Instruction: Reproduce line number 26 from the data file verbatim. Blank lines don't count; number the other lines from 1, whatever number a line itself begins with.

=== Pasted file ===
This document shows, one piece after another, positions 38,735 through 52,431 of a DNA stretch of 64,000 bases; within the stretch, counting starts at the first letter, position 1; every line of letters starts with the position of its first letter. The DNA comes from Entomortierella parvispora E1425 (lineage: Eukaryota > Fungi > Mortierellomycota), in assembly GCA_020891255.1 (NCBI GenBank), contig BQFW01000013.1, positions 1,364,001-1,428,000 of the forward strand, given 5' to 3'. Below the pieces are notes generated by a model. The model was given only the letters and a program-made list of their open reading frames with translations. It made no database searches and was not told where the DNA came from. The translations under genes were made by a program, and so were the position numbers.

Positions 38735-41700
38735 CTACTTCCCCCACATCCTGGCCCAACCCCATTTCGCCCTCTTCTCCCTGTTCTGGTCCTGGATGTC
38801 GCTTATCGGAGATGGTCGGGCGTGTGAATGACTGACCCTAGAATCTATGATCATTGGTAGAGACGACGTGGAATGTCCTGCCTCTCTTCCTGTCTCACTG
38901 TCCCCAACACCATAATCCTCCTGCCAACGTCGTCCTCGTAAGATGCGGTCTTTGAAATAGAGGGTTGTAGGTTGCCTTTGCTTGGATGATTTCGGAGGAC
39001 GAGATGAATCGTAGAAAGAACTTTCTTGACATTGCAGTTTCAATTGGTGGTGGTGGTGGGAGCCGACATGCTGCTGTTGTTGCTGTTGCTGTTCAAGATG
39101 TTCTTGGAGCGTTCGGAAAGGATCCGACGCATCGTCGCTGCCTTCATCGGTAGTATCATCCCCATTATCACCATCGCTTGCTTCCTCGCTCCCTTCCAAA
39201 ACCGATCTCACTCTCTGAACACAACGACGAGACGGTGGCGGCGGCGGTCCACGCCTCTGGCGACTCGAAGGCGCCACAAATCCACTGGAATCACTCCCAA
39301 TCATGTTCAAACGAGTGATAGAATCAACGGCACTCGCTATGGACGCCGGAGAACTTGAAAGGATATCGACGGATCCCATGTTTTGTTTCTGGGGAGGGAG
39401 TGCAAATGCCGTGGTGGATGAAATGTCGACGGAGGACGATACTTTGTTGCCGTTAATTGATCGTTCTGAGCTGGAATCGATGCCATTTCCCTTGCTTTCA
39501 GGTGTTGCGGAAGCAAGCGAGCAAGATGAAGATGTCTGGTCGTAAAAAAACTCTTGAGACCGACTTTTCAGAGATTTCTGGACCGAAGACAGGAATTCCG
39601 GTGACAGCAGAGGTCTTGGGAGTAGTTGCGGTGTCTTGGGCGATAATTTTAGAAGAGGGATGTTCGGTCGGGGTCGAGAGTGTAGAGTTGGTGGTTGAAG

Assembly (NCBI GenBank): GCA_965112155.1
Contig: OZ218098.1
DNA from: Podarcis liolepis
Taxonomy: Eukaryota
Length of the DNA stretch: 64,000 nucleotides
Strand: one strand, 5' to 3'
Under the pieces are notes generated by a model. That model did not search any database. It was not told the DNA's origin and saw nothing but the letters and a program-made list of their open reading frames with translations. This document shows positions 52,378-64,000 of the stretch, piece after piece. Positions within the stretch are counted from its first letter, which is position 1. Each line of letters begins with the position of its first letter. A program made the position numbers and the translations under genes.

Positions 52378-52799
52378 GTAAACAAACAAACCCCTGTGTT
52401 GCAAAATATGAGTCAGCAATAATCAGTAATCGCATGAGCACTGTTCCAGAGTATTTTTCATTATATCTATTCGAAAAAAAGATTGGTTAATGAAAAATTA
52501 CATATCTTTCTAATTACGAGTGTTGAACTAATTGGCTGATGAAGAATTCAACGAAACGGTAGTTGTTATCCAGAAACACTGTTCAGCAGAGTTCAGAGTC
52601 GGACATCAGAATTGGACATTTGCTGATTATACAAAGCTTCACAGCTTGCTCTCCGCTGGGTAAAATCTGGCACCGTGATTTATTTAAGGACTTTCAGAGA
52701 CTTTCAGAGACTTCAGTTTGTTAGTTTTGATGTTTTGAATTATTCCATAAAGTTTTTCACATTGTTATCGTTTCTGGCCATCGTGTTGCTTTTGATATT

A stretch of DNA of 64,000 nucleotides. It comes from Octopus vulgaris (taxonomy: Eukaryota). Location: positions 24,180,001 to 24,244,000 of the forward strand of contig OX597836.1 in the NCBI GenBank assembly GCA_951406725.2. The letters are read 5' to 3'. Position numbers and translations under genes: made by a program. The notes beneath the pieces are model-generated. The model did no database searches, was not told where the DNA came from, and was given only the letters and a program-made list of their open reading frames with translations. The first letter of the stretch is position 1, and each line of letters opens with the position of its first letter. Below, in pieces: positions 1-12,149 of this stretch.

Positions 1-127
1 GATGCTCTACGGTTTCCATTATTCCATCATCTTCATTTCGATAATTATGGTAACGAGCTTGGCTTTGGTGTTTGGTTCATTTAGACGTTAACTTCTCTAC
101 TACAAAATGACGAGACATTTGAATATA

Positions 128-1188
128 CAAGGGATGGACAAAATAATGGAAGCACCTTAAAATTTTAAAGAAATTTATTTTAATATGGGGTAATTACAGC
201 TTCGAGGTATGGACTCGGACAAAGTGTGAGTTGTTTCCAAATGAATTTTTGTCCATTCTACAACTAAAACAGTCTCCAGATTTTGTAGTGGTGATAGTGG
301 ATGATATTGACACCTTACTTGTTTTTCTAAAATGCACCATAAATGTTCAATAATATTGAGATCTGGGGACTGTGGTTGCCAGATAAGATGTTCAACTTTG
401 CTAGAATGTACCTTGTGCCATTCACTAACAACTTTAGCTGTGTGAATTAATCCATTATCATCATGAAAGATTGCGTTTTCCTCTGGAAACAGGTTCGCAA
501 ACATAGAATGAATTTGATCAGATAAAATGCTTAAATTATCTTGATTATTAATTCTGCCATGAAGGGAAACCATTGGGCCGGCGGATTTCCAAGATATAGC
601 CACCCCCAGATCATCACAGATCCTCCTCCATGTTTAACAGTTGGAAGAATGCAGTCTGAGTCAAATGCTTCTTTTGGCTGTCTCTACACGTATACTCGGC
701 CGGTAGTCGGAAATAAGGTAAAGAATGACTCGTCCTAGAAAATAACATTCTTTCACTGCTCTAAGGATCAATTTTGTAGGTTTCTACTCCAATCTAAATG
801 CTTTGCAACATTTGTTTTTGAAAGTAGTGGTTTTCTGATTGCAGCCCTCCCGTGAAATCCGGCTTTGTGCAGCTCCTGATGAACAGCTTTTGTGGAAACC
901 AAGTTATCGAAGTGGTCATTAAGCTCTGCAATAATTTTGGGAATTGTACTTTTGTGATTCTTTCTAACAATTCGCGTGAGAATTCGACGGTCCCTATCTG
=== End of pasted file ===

A stretch of DNA of 64,000 nucleotides. It comes from Octopus vulgaris (taxonomy: Eukaryota). Location: positions 24,180,001 to 24,244,000 of the forward strand of contig OX597836.1 in the NCBI GenBank assembly GCA_951406725.2. The letters are read 5' to 3'. Position numbers and translations under genes: made by a program. The notes beneath the pieces are model-generated. The model did no database searches, was not told where the DNA came from, and was given only the letters and a program-made list of their open reading frames with translations. The first letter of the stretch is position 1, and each line of letters opens with the position of its first letter. Below, in pieces: positions 1-12,149 of this stretch.